Friday, November 29, 2013

Why you should use RAW photos [non-China]

I've been getting into photography in the past few months - buying a used DSLR, experimenting with different lenses, taking pictures in different settings, etc. Most recently I've been learning how to edit photos on a computer. I remember reading Ken Rockwell's rather persuasive post on why RAW photos are unnecessary and not bothering.

However, after watching this tutorial I decided to try using RAW + JPEG mode with my Canon 350D, and the results were pretty convincing. (I use the freeware Lightroom replacement program Photivo.) Here's what five different processings of the same RAW file - a simple photo of a pie - look like:

The five presets applied are Photivo's "Latest", "MakeFancy", "Neutral_absolute", "Neutral_ufraw" and "vignette" presets. You should be able to see the incredible difference that these presets make in terms of the way the JPEGs turn out (click on the photos to view them larger if you don't see the difference in the last two). Letting your camera automatically choose these settings for every photo you take seems foolish, and in the future I will definitely be continuing to start from RAW photos so I can decide for myself which effect to get.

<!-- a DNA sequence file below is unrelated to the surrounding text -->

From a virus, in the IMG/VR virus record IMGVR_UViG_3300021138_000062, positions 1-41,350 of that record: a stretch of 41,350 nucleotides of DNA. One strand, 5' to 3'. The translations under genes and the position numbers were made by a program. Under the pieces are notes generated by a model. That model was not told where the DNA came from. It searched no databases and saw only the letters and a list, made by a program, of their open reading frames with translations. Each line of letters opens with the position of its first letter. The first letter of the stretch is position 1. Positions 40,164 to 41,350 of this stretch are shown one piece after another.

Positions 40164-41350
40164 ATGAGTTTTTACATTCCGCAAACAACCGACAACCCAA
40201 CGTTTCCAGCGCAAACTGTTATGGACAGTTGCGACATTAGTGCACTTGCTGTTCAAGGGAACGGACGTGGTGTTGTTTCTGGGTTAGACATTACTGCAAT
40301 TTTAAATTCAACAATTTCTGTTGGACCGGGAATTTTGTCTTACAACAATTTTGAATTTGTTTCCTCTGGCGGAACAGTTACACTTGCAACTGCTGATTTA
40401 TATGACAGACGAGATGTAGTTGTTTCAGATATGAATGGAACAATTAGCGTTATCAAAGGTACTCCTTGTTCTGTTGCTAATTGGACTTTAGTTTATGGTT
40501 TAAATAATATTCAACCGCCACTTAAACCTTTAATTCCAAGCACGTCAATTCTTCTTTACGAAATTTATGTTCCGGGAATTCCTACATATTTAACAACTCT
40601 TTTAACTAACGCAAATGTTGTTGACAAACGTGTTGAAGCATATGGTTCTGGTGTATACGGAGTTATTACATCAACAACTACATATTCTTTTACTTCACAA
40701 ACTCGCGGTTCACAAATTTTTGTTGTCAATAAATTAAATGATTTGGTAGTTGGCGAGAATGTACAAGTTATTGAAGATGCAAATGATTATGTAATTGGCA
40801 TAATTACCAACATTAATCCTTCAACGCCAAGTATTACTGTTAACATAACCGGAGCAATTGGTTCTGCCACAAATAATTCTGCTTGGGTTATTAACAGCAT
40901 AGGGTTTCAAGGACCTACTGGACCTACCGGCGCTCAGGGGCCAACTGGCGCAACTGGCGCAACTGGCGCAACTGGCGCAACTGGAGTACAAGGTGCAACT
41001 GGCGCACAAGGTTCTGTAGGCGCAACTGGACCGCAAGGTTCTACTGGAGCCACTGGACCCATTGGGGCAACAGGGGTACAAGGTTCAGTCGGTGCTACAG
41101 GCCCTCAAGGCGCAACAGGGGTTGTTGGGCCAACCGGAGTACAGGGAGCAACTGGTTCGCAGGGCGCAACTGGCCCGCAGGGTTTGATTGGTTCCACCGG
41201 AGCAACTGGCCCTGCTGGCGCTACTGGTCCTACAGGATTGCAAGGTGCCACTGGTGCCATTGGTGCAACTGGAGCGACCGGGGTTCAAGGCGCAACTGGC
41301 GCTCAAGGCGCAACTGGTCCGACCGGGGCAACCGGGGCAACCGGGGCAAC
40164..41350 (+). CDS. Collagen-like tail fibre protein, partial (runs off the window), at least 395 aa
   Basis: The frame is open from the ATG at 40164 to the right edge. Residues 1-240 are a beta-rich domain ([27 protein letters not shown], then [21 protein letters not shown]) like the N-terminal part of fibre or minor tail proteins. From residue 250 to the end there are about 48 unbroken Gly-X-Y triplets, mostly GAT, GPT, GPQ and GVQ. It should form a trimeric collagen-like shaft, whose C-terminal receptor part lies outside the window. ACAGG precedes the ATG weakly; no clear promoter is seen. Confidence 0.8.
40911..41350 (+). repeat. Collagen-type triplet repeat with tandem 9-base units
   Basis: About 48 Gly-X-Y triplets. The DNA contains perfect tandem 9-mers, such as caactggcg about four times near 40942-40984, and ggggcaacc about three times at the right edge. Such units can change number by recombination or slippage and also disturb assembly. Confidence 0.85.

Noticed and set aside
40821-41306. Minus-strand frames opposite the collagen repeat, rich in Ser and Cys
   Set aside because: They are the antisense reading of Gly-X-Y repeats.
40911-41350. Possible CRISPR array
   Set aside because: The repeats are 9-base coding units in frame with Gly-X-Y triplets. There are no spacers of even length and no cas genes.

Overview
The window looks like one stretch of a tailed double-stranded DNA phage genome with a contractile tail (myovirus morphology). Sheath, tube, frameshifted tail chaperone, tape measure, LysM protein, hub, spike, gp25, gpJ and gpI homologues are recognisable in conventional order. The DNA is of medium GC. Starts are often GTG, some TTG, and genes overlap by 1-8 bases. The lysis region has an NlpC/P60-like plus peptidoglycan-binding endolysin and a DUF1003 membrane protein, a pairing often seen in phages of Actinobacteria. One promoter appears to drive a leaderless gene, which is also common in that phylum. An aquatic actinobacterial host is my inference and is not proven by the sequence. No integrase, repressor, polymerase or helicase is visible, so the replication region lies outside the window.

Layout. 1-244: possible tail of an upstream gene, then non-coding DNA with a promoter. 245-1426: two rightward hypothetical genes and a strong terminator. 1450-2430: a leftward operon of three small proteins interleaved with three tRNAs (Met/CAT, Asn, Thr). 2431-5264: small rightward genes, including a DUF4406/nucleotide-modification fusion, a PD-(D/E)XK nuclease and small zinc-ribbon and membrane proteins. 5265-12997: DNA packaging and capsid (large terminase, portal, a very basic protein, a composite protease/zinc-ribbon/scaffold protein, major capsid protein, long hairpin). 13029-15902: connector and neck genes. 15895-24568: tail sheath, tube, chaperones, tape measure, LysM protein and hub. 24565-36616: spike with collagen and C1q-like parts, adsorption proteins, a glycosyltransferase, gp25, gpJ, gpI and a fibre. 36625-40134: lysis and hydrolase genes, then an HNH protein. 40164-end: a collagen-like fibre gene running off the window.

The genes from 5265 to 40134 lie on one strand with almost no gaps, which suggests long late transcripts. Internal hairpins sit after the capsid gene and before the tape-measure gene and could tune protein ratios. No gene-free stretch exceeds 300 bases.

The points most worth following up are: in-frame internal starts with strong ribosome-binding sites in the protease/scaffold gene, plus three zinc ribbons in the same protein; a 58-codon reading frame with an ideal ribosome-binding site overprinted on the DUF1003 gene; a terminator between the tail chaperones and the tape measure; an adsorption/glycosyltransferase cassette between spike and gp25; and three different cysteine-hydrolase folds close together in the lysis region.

Another example:

Same RAW photo, two different exposures: The power of this stuff is just insane.


  1. I was going through some of your blog posts and although I'm not big into photography I just wanted to say I found this post very interesting nonetheless. Perhaps it's something one can apply to video making as well when choosing whether one wants to use auto mode, or some manual type of focus/filter.

    1. Definitely. Check out this example of how "color grading" can transform the look of a shot: